BEIJING – Six decades ago, the American diplomat George Kennan wrote an article, “The Sources of SovietConduct,” that galvanized American and world opinion, which soon hardened into the rigid postures of the Cold War. Today, given China’s decisive influence on the global economy, and its increasing ability to project military power, understanding the sources of Chinese conduct has become a central issue in international relations. Indeed, better understanding of China’s foreign policy motivations may help prevent relations between China and the United States from hardening into rigid and antagonistic postures.
Since 2008, discussions among Chinese scholars and strategists on the nature of their country’s foreign policy have focused on two issues: its ideological foundations, and China’s international appeal and standing – its “soft power.”
Mainstream thinking, known as the Chinese School, insists, with the government, on “Marxism with Chinese characteristics” as the bedrock principle of China’s foreign policy. But a minority school argues that China should rely instead on the country’s traditional political thought, emphasizing the universal value of traditional Chinese philosophy. While People’s Daily, the Chinese Communist Party’s official newspaper, consistently attacks that position, the Party itself has been rehabilitating Confucius, the central figure in Chinese traditional thought, going so far as to erect a statue of him in Tiananmen Square.
The Chinese School insists on adhering to Deng Xiaoping’s doctrine of maintaining a low profile in international diplomacy, while the traditionalist group advocates taking on greater international responsibility. The mainstream school defines China as a developing country, pointing to China’s per capita GDP, which ranks only 104th in the world. The traditionalists argue that China should assume responsibility for world affairs consistent with its status as the world’s second-largest economy, behind only the US.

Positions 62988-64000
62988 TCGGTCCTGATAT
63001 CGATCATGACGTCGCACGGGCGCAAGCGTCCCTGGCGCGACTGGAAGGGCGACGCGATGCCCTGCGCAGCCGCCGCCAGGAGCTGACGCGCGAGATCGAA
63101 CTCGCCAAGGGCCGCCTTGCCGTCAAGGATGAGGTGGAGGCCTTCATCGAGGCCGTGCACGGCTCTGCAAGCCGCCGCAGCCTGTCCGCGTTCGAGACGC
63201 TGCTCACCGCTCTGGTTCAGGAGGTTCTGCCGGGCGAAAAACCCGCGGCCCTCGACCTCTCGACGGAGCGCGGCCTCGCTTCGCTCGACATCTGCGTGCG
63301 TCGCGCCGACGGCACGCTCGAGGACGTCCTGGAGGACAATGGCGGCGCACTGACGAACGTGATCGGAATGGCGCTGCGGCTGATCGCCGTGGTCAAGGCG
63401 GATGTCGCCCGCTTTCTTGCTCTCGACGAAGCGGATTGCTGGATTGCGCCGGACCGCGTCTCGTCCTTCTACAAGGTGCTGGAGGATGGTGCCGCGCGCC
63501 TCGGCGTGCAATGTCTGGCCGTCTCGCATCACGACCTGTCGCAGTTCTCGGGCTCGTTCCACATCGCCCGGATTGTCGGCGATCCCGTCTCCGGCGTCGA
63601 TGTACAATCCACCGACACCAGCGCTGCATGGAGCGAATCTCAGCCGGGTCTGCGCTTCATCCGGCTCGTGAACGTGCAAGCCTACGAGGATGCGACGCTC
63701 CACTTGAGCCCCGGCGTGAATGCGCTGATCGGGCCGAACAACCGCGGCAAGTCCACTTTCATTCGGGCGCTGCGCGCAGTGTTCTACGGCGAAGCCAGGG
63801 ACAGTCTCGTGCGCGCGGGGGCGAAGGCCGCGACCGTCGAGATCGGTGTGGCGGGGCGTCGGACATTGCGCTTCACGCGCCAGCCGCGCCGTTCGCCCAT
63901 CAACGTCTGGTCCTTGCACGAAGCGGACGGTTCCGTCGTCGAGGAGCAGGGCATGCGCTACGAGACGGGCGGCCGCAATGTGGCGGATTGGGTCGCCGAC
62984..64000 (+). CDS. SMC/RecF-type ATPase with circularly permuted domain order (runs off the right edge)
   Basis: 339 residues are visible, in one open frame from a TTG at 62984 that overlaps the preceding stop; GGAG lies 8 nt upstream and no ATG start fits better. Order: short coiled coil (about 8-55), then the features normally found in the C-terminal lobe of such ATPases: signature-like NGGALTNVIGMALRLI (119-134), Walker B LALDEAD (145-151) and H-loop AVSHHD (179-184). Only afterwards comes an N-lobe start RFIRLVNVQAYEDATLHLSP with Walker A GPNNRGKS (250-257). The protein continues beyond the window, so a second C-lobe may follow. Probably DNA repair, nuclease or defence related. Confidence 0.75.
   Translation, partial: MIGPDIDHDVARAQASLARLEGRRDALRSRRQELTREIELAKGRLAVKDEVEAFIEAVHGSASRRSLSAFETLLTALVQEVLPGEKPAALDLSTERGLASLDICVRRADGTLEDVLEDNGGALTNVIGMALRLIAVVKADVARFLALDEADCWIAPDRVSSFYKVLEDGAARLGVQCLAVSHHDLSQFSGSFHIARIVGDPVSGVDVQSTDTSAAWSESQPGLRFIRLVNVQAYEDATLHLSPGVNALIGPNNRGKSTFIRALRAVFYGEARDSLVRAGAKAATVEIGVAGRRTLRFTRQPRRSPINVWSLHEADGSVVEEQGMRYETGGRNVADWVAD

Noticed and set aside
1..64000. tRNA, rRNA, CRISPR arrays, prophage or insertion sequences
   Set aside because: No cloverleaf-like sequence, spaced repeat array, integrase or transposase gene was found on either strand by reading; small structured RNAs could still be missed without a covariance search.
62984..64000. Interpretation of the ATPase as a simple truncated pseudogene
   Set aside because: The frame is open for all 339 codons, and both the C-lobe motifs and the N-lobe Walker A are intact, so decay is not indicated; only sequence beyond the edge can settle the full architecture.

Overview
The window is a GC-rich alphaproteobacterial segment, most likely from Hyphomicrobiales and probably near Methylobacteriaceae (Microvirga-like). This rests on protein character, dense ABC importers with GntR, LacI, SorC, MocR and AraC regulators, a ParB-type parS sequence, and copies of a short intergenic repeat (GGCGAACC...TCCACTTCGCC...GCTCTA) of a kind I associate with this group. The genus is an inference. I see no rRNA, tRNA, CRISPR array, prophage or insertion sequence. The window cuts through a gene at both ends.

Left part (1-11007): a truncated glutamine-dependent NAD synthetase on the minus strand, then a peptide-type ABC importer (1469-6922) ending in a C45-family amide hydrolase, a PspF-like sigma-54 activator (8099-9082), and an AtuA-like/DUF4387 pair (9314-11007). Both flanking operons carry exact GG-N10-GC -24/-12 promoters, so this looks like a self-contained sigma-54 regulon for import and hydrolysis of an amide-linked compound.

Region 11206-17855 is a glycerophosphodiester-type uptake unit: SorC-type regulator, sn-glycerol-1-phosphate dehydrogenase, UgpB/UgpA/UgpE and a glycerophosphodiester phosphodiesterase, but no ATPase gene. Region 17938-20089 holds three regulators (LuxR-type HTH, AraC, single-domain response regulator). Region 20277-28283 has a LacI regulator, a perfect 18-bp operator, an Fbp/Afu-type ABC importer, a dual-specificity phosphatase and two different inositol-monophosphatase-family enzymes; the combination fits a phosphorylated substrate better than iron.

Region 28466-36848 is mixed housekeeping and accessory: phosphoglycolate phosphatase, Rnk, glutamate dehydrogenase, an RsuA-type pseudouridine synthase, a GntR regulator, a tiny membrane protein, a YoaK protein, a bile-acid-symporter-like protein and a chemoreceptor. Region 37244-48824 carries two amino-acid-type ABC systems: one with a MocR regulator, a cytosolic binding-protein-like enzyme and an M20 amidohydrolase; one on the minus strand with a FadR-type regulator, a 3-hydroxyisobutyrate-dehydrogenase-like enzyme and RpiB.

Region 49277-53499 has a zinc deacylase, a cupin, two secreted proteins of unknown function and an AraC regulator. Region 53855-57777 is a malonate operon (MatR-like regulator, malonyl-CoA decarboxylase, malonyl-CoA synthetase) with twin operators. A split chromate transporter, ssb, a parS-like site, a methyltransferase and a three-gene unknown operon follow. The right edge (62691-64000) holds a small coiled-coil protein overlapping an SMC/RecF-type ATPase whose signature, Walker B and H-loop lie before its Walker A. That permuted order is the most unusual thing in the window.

Today, the impact of the Chinese School seems to be limited mostly to official statements, while the traditionalists are gradually gaining policy influence. For example, the Chinese government reiterated its core diplomatic principle of non-intervention in other countries’ affairs during the Libya crisis, yet China accepted the imposition of United Nations’ sanctions on Muammar Qaddafi’s government.
Moreover, China dispatched a warship and four military aircraft to the Mediterranean to help evacuate 35,860 Chinese nationals and 2,100 others from Libya. That measure, the first projection of Chinese naval power so far from home, is consistent with Confucianism, which regards morality as the top priority of policymaking, rather than Marxism, according to which economic interests alone drive foreign policy.